Apple’s HealthKit: overview and app development considerations

AppFutura
Published on Jul 21, 2014 in iOS Developers Resources
healthkit

On June, Apple announced HealthKit and its app Health at the WorldWide Developers Conference (WWDC). HealthKit will turn your iPhone into a big health platform, designed to help you keep better track of your personal health and fitness data. The aim is to allow all your health and fitness apps to share data, centralizing everything.

Until now, Apple has avoided making its own fitness software; instead, it has for years provided the iOS mobile platform that has allowed companies like Fitbit, Jawbone, Nike, RunKeeper, and MapMyFitness to showcase their apps. HealthKit will combine these programs so developers can build apps. For now, Nike and Mayo Clinic are among the first companies to join Apple. After that, it is expected that around twenty European and American hospitals partner the project too, allowing healthcare providers to receive and transmit data. HealthKit will let apps that provide health and fitness services to share their data with the Health app and with each other, as they will let send and receive information from hospitals or doctors for your next check-up.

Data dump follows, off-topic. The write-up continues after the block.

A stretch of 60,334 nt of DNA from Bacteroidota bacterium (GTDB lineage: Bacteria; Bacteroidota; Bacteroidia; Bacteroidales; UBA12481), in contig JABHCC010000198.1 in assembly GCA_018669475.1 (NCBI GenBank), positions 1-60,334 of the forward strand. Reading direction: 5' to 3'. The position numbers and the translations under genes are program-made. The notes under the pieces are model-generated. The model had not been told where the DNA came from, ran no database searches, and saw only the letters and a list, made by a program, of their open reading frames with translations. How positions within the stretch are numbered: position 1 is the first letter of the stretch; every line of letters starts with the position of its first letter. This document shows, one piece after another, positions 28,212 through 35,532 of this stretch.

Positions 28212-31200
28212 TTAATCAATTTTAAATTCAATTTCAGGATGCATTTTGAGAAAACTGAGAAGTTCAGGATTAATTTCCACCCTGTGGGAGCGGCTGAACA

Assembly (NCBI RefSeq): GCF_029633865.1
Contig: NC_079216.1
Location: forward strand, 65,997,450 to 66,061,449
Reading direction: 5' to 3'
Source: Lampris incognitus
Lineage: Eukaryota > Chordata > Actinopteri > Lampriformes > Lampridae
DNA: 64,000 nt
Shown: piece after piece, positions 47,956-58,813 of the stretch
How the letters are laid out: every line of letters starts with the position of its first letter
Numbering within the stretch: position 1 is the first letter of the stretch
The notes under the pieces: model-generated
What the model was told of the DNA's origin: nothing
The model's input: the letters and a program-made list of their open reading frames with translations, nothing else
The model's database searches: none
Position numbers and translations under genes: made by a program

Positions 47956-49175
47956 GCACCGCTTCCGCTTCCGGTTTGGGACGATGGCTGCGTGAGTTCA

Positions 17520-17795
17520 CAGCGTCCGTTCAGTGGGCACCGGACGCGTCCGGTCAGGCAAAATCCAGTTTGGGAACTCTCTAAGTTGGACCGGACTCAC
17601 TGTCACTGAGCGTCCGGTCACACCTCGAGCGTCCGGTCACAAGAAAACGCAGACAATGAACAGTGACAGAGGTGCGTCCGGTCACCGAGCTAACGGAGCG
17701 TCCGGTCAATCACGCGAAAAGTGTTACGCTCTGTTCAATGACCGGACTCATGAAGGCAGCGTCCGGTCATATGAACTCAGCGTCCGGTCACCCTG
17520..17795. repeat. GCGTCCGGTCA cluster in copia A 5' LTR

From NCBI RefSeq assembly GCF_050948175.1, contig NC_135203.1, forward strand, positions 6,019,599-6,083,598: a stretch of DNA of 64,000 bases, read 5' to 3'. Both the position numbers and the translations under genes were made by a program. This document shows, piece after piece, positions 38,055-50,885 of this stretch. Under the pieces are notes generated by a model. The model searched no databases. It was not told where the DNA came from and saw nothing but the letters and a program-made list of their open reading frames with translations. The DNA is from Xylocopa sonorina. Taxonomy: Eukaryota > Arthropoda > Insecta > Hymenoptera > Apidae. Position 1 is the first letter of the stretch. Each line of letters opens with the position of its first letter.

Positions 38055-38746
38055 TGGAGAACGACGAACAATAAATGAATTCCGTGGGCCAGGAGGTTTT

On the dashboard, HealthKit will present you basic information on a daily basis, such as calories burned, sleep and heart rate. On the next screen, you will have access to features like “Diagnostics”, “Lab results”, “Medications” or “Vitals”. You can also create an emergency card with important health information, like your blood type and allergies, available right from your lock screen in case of emergency.

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The rising of health and fitness gadgets and apps

Health and fitness gadgets and apps are becoming very popular lately; the goal of these accessories is to help users to be healthier by monitoring their sleep, cardiac rhythm or keeping track of their training so they can improve their sport aims and athletic performance.